The more I think about it, the more the past year and the next few years to come feel like the womb, too. We spend nearly all of our time at home, nurturing our babies, protecting them, loving them and watching them grow. Two short years ago, my husband and I went into offices every day. We traveled extensively for work and for pleasure. We commuted and went to happy hours and hosted dinner parties. And now, in our little bubble with our babies, we incubate and relish the simplicity of our days. Our lifestyle was partially shaped by COVID — my husband now works from home indefinitely — and partially by babies born 14 months apart in June 2021 and August 2022. While I was pregnant, I was amazed at how much I was forced to slow down; I wasn’t able to walk very quickly, multi-task or ignore rest. I’ve managed to hold onto those lessons and truly appreciate our routine and the pace of life with two babies…leisurely strolls around the neighborhood, hour-long meals, a complete reframing of what it means to be productive.

In an instant during bedtime last night, I realized what had shifted for me. For the the first, maybe ever, I felt fully present in the moment. It didn’t happen during yoga or meditation. I was untangling and hanging twinkle lights in the bathroom and singing silly songs while Aurelia splashed around in the tub, and it struck me that THIS IS IT. I wasn’t thinking about what I needed to get done after she was asleep. I wasn’t worried about her little sister Camille waking up from her nap. I was fully immersed in the moment. In our beautiful, exhausting, monotonous, multi-sensory, technicolor life of diapers and bottles and first words and first steps and pinching ourselves every day that they’re ours. For months, my husband and I have randomly looked at each and said “We’re married?! We have two kids?!?” because it’s all felt so surreal.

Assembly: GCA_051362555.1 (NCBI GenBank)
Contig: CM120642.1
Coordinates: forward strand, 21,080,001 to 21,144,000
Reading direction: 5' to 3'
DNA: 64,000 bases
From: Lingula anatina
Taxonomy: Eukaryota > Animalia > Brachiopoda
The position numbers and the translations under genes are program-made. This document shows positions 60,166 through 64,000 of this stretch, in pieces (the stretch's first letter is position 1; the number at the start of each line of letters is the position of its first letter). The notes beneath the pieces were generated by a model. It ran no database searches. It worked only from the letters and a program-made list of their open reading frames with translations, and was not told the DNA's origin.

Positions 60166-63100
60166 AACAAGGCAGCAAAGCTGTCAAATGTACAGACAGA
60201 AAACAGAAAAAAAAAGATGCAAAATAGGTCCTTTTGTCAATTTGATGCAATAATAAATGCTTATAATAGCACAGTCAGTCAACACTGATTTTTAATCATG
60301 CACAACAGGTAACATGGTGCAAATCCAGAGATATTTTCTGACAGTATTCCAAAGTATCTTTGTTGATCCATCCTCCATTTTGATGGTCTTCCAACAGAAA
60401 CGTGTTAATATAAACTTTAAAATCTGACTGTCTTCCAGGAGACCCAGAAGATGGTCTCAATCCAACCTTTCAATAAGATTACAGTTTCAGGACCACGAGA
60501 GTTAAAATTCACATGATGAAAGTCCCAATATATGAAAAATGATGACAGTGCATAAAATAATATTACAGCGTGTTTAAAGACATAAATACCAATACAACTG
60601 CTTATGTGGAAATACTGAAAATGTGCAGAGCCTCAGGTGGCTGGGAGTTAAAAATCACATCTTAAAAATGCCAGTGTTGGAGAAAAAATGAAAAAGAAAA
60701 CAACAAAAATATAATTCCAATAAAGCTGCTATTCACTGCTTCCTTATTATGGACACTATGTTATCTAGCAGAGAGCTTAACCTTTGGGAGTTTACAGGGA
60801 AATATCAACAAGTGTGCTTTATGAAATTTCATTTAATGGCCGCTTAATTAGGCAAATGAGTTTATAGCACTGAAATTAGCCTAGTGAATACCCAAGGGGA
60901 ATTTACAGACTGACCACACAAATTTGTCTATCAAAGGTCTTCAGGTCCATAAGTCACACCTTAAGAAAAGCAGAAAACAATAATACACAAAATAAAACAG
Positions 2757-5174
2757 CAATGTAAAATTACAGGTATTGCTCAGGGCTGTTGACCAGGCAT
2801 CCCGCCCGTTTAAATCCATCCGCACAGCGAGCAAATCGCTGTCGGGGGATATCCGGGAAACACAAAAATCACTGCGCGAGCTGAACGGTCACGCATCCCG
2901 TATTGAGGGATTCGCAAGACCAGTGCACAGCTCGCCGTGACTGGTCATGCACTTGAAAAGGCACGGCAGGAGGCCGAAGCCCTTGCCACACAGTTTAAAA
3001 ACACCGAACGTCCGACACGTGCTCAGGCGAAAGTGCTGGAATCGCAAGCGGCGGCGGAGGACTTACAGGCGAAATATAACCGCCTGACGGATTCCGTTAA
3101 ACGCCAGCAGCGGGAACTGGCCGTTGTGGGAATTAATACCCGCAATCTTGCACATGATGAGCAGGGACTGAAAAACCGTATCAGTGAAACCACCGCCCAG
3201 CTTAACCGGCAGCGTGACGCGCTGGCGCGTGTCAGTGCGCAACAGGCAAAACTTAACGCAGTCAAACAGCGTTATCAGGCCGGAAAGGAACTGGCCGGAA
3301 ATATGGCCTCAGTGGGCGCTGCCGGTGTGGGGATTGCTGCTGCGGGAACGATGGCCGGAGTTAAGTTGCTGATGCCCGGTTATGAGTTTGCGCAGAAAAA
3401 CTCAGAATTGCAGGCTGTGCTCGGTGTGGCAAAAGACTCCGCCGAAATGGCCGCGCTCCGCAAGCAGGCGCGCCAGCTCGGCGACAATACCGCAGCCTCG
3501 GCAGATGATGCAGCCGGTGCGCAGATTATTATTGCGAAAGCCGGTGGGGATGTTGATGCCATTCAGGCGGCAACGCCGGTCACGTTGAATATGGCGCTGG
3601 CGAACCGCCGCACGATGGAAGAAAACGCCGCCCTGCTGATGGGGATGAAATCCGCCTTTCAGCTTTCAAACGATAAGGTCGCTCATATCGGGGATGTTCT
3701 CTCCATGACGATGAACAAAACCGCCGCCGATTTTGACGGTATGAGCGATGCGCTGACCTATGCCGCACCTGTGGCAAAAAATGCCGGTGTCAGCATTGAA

But after that moment in the bathroom, I thought with so much conviction as I held Camille later in the evening, that nothing has ever felt more like real life, like my life. Years from now, I’ll lie in bed at night remembering these beautiful early days of getting to know two precious souls, and I’ll smile. I’ll imagine the cheeky, exuberant expression that crosses Aurelia’s face when she shows us for the first time that she’s learned something new. Or the way that Camille beams and wiggles in excitement every time she catches one of us gazing at her. They are the light of my life, and I’m so blessed.

Not everything is easy, of course. There are tantrums and sleepless nights and teething pains and shortened tempers. I’ve struggled with missing meaningful self care time to ground myself and recharge spiritually. As a couple, we try to remember that each challenge shows us something new about ourselves and ultimately helps us grow; sometimes it works and sometimes it’s only aspirational. But every day, we feel the love of our girls, we appreciate the abundance in our life and we’re deeply humbled that they chose us. And nothing brings me closer to spirit — to divine love — than that.

Parenting for highly sensitive people

Last week, I wrote about a new commitment to reimagine my every day rituals to better meet my needs. One of the three pillars of this goal is my spiritual practice.